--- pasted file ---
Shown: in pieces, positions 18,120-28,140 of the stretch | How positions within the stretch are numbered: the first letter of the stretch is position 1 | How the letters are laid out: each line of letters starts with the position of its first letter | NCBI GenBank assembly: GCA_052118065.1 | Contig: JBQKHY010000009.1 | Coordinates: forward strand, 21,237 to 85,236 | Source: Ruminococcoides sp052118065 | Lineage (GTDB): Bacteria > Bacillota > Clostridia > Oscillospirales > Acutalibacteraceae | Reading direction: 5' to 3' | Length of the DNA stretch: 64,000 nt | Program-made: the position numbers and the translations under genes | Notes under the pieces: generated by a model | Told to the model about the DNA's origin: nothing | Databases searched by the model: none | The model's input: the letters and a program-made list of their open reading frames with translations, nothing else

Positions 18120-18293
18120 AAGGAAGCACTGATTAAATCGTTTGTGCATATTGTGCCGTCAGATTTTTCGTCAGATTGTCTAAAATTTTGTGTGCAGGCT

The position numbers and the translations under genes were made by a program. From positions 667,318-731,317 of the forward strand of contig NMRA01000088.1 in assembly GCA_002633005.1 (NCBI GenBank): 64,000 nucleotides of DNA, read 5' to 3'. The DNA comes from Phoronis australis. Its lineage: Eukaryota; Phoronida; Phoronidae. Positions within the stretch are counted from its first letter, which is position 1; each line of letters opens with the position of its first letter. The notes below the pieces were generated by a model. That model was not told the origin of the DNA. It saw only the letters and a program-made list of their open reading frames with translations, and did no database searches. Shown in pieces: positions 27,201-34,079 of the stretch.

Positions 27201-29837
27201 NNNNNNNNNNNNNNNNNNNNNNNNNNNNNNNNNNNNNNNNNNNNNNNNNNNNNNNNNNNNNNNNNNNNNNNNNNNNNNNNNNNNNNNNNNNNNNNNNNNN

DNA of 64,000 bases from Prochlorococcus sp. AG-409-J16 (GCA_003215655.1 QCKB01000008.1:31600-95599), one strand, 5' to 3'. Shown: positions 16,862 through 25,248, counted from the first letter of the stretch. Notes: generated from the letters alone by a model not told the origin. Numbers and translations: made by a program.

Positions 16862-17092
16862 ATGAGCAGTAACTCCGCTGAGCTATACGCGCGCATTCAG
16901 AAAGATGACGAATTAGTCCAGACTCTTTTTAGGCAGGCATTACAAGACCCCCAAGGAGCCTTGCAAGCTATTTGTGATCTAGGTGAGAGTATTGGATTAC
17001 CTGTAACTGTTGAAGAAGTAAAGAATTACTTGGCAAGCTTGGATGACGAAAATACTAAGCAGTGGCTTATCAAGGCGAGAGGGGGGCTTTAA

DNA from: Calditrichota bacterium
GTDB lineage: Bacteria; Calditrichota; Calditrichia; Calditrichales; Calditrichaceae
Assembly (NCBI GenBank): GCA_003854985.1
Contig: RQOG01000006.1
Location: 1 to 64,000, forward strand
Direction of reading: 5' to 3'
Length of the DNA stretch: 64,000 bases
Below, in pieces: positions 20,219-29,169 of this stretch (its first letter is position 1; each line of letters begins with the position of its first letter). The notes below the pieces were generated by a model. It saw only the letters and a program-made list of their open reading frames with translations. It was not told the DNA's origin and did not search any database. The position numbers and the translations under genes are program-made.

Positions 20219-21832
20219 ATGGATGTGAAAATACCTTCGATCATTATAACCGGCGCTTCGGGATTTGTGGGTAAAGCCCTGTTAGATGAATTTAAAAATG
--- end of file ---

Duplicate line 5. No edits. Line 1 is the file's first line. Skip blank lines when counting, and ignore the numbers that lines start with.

Positions 27201-29837